JM, piano; Sam Rivers, tenor sax, flute; Tarus Mateen, bass; Nasheet Waits, drums.
As an antidote to the recent strain of Jazz is Dead discussions, NPR’s A Blog Supreme recently issued this thoughtful invitation – “Which five albums would you pick to get an open-minded listener into the jazz of today?” That open query has led to a wide array of fine responses, which are all listed here, including links to third parties who chimed in from all corners of the interwebs.
Our main question is: Exactly who are we recommending this music to? One album might be perfect for opening the ears of someone who’s into electronic music, another for somebody with a taste in classical, another for a friend who’s into indie rock, etc. There are many entry points. The old thinking that there could be one jazz album that served as an ideal starter set for everyone (see: Kind of Blue) is partly responsible for jazz’s shrinking fan base today.
As a web site dedicated to more adventurous jazz, some may discount our recommendations as too out. But the conservative ethos of always trying to convert people with the mildest modes of the music has proven self-defeating. People who regularly listen to Radiohead (for instance) are likely to think straight-ahead jazz initially sounds corny and irrelevant.
So here are our picks for jazz albums that might open your friends’ ears to this music – along with some others in the same vein:
1) JASON MORAN Black Stars (Blue Note)
For someone who’s heard some jazz and already intrigued, but needs a push to be dive deeper into the music. On Black Stars, Moran & Co. offer an accessible and concise mix of off-kilter rhythms and melodies, fresh and intriguing and quite often joyfully surprising. An Ellington cover rounds out a program of mostly originals. The CD is seemingly out of print, astonishingly. In the same vein: Vijay Iyer, Blood Sutra; Ornette Coleman, Sound Grammar.
2) SUPERSILENT 6 (Rune Grammofon)
For the indie rock fans, Supersilent’s sinister and noisily abstract music isn’t that far from Godspeed You! Black Emperor or Sigur Ros, but the band’s fierce improvs lead to spaces those bands don’t even know exist. In the same vein: Arve Henriksen, Chiaroscuro; The Thing, Garage; Nels Cline, Destroy All Nels Cline. Do Say Make Think.
3) MATTHEW SHIPP New Orbit (Thirsty Ear/Blue Series)
For someone with a nu-classical bent, Shipp’s chamber miniatures are masterpieces of graceful composition and spiky musicianship. There’s not much in the same vein, but we wanted to mention cohort William Parker’s excellent O’Neal’s Porch and Sound Unity.
4) CRAIG TABORN Junk Magic (Thirsty Ear/Blue Series)
For electronic fans, Taborn’s organic fusion of electronics, jazz, and rock and his dexterous tunes are unmatched. See also: Tim Berne, Science Friction.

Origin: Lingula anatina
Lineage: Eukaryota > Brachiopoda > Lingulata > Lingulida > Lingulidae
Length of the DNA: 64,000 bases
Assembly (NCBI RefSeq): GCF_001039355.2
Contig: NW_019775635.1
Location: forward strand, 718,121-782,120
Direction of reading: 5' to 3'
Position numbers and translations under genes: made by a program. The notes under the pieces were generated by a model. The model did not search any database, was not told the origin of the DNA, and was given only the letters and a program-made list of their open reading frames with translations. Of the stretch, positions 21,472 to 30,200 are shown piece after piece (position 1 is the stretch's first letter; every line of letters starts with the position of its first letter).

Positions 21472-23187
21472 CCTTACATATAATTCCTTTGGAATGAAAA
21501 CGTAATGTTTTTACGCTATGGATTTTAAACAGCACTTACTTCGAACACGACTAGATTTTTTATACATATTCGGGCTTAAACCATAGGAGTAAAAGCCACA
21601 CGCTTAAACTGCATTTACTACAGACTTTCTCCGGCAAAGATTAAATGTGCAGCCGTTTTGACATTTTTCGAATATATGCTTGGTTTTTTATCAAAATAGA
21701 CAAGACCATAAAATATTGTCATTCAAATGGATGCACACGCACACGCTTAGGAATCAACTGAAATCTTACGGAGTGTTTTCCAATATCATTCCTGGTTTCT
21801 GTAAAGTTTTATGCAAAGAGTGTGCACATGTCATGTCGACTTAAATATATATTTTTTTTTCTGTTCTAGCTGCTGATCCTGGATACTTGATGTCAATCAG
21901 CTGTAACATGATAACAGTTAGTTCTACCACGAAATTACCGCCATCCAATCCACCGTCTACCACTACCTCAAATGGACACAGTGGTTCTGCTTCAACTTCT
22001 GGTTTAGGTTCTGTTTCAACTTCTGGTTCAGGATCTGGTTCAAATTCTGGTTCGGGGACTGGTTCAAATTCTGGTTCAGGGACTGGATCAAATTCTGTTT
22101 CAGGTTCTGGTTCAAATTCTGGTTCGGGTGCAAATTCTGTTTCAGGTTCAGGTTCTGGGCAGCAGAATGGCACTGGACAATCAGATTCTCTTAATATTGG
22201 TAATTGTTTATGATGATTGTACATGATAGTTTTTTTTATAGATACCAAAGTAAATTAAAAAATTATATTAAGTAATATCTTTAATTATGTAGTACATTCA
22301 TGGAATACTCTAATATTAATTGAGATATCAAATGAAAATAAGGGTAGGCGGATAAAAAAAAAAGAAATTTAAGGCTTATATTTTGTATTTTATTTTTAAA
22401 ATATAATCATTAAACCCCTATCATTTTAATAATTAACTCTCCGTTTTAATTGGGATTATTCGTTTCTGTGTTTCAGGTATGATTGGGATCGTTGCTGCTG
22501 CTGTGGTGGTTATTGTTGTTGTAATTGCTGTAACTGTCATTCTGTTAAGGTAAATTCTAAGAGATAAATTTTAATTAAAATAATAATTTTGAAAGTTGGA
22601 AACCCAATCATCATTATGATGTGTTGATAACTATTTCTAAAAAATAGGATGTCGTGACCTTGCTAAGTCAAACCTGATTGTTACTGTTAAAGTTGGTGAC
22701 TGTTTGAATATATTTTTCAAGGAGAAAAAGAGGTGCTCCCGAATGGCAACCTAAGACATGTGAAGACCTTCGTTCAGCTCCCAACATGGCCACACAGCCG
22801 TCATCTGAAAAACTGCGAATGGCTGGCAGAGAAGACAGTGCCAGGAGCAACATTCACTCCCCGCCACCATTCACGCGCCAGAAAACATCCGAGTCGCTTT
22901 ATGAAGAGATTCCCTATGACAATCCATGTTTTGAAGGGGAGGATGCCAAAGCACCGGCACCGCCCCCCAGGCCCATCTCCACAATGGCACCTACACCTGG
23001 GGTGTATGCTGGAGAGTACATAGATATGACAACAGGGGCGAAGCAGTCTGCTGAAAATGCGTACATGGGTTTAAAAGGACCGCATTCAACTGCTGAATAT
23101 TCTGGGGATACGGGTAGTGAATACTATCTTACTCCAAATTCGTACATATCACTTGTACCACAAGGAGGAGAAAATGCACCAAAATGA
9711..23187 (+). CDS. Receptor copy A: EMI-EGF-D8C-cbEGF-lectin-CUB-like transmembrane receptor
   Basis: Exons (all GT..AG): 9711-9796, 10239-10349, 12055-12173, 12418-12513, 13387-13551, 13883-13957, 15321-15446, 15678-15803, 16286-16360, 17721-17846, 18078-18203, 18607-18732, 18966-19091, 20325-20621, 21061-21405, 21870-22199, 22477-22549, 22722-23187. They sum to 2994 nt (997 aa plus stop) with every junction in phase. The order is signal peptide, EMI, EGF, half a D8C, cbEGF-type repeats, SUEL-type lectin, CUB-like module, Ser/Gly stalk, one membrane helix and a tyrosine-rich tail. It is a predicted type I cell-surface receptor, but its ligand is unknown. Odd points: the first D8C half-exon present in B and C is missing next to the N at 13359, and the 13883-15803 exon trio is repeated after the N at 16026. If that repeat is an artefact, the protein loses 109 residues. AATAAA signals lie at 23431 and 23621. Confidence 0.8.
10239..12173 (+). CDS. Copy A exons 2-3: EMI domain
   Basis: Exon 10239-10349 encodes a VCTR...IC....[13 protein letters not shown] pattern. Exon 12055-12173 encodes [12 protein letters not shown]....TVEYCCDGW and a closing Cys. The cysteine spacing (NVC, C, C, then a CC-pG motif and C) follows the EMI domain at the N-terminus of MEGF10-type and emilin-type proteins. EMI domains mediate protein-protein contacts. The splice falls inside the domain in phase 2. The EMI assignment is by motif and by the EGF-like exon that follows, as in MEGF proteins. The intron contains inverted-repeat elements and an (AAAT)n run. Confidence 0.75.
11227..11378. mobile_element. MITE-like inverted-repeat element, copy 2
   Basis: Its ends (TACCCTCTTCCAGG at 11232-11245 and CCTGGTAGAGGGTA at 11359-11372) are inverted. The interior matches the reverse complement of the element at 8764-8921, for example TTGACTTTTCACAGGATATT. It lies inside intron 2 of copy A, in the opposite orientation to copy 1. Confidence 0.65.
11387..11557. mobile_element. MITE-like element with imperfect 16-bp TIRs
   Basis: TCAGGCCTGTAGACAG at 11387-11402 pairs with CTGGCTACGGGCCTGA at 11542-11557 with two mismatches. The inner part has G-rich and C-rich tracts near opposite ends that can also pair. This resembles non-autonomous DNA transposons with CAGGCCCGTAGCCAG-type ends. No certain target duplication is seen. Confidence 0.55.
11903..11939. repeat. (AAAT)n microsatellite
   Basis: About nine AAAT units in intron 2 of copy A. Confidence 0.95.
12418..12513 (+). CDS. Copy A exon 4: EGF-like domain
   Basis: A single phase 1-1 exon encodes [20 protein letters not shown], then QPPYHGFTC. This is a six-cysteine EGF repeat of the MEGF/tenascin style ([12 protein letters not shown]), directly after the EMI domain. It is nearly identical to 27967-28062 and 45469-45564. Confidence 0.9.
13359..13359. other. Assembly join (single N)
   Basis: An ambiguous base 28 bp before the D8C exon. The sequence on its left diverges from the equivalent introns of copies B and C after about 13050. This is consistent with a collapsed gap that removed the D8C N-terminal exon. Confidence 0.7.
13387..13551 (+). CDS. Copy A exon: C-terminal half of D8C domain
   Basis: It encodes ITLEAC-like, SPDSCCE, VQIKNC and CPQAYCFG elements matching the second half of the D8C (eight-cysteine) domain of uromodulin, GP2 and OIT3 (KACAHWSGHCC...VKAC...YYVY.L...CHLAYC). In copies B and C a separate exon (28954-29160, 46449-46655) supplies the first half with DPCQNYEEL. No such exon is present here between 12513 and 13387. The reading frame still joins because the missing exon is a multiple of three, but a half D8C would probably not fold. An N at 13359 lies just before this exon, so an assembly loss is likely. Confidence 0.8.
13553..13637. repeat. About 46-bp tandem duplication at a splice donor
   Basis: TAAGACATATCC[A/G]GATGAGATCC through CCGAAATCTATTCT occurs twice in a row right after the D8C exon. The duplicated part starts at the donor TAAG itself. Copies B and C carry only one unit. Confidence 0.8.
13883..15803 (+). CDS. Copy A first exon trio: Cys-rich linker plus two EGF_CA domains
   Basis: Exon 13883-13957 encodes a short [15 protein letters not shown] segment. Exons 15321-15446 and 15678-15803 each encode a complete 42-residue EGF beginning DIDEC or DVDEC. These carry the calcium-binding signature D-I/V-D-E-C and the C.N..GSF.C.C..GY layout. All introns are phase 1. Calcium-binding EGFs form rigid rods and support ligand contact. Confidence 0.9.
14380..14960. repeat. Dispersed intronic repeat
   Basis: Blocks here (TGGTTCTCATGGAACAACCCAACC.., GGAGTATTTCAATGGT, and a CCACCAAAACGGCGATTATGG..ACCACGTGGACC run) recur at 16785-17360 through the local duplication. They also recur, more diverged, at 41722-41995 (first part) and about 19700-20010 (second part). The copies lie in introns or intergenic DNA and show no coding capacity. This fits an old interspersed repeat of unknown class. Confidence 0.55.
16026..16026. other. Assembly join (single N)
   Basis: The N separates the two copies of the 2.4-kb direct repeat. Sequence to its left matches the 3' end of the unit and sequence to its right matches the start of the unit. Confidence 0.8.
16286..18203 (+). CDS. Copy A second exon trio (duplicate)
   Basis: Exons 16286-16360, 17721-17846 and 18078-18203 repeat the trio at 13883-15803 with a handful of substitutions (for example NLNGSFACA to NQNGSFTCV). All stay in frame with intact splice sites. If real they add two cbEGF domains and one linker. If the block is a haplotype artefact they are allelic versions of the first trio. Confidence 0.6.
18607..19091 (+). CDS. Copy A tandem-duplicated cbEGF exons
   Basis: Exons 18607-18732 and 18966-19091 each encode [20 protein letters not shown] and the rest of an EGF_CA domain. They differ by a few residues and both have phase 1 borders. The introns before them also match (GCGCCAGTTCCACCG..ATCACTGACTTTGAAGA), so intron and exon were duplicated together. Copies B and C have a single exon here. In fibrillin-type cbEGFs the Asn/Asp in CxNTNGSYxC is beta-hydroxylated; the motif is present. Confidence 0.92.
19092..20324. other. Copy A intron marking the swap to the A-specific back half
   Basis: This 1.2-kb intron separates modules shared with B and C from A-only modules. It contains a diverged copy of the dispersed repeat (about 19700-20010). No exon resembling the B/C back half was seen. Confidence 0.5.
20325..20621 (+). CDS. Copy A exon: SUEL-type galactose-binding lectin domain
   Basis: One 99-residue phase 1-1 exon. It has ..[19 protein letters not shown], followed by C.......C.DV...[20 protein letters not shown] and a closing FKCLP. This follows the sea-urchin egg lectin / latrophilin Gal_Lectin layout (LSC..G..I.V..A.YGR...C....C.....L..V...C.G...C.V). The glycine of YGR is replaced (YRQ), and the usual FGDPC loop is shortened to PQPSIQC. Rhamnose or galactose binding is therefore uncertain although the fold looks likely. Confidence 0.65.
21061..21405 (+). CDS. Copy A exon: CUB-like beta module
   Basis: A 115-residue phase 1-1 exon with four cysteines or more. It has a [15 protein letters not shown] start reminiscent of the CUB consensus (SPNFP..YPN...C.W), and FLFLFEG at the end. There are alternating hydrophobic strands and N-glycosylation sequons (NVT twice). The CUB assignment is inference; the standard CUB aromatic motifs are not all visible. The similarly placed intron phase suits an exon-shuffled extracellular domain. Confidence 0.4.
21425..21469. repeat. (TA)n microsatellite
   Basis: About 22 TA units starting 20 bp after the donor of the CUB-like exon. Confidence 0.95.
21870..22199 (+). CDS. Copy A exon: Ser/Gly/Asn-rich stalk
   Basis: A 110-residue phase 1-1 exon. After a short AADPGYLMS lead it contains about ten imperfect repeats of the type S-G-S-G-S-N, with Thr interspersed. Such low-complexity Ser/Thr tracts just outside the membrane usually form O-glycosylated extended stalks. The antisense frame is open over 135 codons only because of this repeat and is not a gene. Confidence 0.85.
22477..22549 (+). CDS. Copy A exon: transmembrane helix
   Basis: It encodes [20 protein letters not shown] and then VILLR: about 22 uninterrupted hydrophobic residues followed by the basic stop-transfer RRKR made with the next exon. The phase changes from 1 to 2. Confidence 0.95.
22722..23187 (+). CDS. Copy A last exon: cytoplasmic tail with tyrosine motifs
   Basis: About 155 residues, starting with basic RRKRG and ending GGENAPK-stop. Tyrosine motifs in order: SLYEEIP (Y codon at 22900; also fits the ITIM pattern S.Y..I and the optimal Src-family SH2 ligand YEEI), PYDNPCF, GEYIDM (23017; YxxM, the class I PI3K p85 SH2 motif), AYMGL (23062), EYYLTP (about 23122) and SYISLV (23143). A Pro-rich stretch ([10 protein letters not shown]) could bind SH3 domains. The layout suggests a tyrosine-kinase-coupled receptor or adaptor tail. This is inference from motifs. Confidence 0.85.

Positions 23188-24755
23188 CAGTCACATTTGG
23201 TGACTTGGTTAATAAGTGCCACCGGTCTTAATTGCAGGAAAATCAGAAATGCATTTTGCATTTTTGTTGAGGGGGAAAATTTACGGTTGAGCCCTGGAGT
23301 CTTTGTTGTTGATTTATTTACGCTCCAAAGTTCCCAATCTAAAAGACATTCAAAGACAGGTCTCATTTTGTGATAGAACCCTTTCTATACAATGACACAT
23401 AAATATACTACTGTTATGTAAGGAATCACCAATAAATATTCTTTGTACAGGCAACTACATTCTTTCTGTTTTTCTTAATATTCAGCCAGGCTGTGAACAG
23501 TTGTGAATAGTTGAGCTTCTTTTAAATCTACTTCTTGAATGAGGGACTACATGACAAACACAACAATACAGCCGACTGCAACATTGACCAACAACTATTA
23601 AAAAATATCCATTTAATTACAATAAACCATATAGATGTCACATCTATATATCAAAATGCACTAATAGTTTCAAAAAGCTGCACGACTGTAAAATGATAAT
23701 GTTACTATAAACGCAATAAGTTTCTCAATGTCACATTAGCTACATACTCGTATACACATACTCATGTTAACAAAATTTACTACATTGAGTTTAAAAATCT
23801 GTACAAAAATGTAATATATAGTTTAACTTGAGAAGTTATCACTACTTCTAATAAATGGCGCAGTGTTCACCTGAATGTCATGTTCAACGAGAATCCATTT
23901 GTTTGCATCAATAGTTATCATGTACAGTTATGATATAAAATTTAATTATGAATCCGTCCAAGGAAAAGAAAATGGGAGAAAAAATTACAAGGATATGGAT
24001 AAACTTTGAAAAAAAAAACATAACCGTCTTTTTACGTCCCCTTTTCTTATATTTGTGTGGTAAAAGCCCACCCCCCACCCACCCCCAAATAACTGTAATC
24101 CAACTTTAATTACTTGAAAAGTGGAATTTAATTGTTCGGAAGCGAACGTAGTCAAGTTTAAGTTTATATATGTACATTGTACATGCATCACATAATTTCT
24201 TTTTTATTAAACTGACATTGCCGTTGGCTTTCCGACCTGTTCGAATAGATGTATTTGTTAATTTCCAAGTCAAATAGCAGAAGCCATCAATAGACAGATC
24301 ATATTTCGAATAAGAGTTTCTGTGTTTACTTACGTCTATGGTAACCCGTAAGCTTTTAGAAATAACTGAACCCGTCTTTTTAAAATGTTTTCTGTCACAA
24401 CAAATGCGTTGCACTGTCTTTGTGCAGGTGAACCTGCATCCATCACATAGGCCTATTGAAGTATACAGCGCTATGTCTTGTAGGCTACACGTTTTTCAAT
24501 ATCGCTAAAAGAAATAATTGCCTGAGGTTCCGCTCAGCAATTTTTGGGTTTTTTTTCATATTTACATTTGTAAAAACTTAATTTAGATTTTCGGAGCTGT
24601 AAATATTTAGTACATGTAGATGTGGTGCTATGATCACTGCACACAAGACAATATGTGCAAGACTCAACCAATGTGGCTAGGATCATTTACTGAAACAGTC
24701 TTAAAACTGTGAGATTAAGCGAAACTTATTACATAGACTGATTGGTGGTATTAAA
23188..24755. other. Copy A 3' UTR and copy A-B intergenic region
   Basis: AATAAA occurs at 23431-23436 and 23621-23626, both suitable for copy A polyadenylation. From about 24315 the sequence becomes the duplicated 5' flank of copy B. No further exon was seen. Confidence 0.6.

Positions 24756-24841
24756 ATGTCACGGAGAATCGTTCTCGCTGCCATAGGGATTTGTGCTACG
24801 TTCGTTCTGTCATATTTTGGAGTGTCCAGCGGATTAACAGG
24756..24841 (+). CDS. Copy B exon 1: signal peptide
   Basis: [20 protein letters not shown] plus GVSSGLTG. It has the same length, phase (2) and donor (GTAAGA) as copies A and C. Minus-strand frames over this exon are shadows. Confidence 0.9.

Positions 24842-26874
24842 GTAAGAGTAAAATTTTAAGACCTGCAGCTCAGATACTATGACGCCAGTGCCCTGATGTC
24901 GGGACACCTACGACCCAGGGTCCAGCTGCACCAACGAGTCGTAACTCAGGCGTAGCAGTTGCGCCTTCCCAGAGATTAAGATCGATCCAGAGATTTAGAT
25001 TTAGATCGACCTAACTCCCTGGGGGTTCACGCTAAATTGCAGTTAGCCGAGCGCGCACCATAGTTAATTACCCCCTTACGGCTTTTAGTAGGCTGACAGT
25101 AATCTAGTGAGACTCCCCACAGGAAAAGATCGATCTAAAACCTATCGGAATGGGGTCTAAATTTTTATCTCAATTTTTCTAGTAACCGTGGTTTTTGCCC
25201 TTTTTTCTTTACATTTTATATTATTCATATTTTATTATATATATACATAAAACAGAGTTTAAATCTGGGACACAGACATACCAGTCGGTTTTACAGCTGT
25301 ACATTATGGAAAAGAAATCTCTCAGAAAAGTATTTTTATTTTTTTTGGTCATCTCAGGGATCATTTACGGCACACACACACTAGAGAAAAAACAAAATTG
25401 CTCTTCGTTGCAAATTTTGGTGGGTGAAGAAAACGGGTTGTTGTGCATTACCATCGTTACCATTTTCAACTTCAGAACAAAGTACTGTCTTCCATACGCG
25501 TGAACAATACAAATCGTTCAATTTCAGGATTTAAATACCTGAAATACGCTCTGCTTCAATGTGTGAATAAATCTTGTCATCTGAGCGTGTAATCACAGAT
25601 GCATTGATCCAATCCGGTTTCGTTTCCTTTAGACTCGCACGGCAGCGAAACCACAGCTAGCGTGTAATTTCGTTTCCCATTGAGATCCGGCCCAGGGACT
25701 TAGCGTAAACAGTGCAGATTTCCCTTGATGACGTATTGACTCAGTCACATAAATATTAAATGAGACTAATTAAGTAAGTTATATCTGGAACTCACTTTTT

5) JOHN ZORN (var.)
His body of work exemplifies the idea that there are many entryways into this music. For the already jazz inclined: Masada, Live in Sevilla 2000. Metal fans: Astronome. Exotica fetishists: The Gift. Classical devotees: The Circle Maker. Etc. Is it all jazz? Worry about that later. Zorn’s expansive work is a great gateway to get people enticed by creative music and hooked into exploring new sound worlds.
For those less keen on harmonizing horns and more interested in fret-shredding, there has been a bumper crop of fascinating documents from the past decade, chief among them Mary Halvorsen’s justly celebrated debut as a leader, Dragon’s Head; Jim Black’s AlasNoAxis, with Icelandic ax-man Hilmar Jensson; Jensson’s own Tyft; the aforementioned Nels Cline album; Marc Ducret’s work with Tim Berne; David Torn’s Prezens (also with Berne); and Blood Ulmer’s Odyssey band in Back in Time.
7) BIG BAND WATERSHED
The big band era ended when? Sez who? This year alone has seen magnificent offerings from Darcy James Argue (Infernal Machines); Ben Perowsky (Esopus Opus); and Warren Smith (Old News Borrowed Blues). Other great big-ish bands (accent on bands) of recent vintage: Zooid. The Peggy Lee Band (New Code). Taylor Ho Bynum and SpiderMonkey Strings. Maria Schneider. Anthony Braxton’s 12+1tet. Little Huey Creative Orchestra. [Just don’t search for BBW; it doesn’t stand for “big band watershed.” Yet.]
8) MODERN SONGBOOK
Maybe some folks remain resolute in their hide-bound belief that jazz should primarily concern itself with interpreting the popular songs of the day. The aughts have experienced something of a renaissance for this approach, too. Whether your peers are drawn to Blondie, M.I.A., Pavement, Afrika Bambaataa, Yes, Radiohead, Red Hot Chili Peppers, Rufus Wainwright — surely a blogger has already compiled a handy reference guide to this sort of thing? — there is likely a jazz version awaiting discovery. And isn’t that what it’s all about?
Was that five? What would your picks be?
[Hat tip to FoDO — friend of D:O — Landry for source material and inspiration for some of the above.]